A painful foot or ankle condition can limit a patient’s function and quality of life with every step. Conditions from the toes to the Achilles tendon will be discussed with emphasis on surgical and nonsurgical options, including old standards and the most cutting edge new technologies. Topics covered will include foot and toe deformities such as bunions, hammertoes, flat feet, and high arches, with special attention to when and how these conditions should be treated or when they should be left alone. Plantar fasciitis and Achilles tendonitis will be discussed in detail with emphasis on the natural progression of the disease, what we know works and what is experimental. Arthritic conditions of the foot, ranging from the big toe to the ankle will be included.

A team approach is an important aspect of foot and ankle care. ONS physical therapist Alicia Hirscht, DPT, SCS, CSCS will discuss and answer questions about the role of physical therapy to improve foot and ankle pain and dysfunction.

ONS Senior Clinical Specialist Alicia Hirsch
ONS Senior Clinical Specialist Alicia Hirsch, DPT, SCS, CSCS

Dr. Peden will introduce an orthotic maker he typically works with and will discuss when and how orthotics are used, from inexpensive over-the-counter inserts to custom molded prostheses. Other options to be discussed will include stem cell technology and image-guided injections.

Dr. Peden will open up a question and answer session following the seminar. This event is free registration requested, call (203) 863-4277 or (888) 305-9253, or register online at:  https://www.greenhosp.org/CREG/ClassDetails.aspx?sid=1&ClassID=7253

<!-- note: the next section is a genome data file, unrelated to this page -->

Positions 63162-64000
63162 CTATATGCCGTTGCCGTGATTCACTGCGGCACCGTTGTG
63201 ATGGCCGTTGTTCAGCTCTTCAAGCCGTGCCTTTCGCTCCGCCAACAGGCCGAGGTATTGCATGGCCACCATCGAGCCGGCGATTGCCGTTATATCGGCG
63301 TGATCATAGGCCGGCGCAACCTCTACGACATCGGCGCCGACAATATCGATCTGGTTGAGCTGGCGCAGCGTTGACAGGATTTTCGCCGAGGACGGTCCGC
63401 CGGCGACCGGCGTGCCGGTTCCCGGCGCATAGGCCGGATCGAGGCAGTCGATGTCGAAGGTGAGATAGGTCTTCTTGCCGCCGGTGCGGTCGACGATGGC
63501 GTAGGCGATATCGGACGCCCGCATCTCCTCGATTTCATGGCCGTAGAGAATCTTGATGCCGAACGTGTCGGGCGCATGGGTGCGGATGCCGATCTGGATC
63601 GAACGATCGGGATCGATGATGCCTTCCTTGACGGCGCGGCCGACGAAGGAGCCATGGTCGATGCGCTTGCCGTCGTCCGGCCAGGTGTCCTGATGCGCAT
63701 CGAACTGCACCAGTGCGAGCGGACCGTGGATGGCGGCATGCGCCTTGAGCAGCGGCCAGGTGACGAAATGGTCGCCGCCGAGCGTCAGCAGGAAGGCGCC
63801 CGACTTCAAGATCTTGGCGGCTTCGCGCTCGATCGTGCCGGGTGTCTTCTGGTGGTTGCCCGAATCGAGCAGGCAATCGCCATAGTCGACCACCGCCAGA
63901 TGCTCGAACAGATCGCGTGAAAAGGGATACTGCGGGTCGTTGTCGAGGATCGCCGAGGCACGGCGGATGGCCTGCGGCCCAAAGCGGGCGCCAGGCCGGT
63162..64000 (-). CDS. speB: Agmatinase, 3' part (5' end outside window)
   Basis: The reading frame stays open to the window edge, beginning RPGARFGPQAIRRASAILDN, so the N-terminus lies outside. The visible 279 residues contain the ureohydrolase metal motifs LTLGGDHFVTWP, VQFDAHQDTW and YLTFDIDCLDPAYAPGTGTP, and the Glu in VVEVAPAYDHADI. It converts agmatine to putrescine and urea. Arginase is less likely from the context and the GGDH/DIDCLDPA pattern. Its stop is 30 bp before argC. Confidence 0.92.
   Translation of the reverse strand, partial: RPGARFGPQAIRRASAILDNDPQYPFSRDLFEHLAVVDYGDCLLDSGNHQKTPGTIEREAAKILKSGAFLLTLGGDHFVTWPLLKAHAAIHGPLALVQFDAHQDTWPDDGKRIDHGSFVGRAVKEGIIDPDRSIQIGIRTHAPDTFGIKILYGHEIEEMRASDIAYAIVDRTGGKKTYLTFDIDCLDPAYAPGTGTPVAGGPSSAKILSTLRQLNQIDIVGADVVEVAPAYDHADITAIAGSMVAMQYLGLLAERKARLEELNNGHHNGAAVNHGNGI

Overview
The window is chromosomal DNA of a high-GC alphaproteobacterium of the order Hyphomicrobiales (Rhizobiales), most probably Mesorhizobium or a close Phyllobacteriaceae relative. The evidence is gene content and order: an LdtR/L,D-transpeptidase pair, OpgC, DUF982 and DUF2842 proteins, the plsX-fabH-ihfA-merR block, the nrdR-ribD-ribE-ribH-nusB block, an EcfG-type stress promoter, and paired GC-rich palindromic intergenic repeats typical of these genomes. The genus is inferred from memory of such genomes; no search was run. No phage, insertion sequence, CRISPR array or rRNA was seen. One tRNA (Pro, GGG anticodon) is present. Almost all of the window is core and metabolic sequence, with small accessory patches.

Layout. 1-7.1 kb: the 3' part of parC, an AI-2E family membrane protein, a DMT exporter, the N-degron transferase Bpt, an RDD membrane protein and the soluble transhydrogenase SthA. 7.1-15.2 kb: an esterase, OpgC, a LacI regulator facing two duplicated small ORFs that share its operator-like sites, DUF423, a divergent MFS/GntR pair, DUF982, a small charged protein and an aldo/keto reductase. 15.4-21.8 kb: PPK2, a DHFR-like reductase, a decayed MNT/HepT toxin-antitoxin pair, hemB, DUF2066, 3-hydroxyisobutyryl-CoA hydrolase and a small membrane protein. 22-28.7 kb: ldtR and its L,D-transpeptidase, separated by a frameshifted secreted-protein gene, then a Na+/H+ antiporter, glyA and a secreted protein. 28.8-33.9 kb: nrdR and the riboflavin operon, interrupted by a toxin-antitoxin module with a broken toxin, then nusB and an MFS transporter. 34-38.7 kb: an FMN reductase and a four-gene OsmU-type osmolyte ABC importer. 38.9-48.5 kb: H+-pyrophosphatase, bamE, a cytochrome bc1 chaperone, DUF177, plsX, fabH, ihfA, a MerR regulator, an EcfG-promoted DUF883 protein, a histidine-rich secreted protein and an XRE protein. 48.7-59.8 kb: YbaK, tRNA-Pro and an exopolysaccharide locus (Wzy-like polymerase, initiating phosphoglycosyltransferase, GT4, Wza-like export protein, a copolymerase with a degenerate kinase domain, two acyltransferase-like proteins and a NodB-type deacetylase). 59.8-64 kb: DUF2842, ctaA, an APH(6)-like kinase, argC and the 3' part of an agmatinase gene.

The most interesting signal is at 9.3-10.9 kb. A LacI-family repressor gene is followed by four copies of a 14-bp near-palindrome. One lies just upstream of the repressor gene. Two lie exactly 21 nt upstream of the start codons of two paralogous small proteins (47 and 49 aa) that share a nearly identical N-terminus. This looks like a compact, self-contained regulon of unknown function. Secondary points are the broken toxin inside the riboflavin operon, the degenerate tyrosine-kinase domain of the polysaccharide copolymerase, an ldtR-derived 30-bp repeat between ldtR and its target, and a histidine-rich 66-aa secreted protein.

Foot Ankle Pain Brochure

ONS Physical Therapist Betsy Kreuter’s P is for Posture When Sitting or During Chores!

OSTEO_graphicMost Americans spend too much time sitting and should take advantage of these tips to help keep good posture.

First, when sitting in a chair make sure your buttocks is all the way to the back of the chair. Using a lumbar roll in the small of your back will help to keep optimal alignment.

Second, if you  sit at a computer, your monitor should be at eye level, feet firmly on floor, hands and wrists in a straight line, shoulders back and elbows at 90 degrees. A break from sitting every 30 minutes will relieve your back of stresses placed on it while sitting. For a more detailed guide to improve seated posture, download Work Station Ergonomics  as a reference.

Posture is equally important when doing chores. While working, make sure your lower back is in a neutral position to avoid a forward curve in your spine. Watching your posture over the years will help avoid vertebral compression fractures due to osteoporosis.

Osteoporosis, or thinning bones, can result in painful fractures. Risk factors for osteoporosisosteoporosis include aging, being female, low body weight, low sex hormones or menopause, smoking, and some medications.

To learn more about osteoporosis, bone anatomy, fracture prevention exercises to promote bone health, updates on treatments, measures to promote strong bones and personal risk factors, register to attend a free health seminar on October 14, 2014 at Greenwich Hospital in the Noble Conference Room.  The panel of speaker include ONS Orthopedic Surgeon Steven Hindman, MD, Greenwich Hospital Endocrinologist Renee Ileva, MD and ONS Physical Therapist Betsy Kreuter, PT, CLT . After the seminar you will be able to ask the doctors and therapist questions.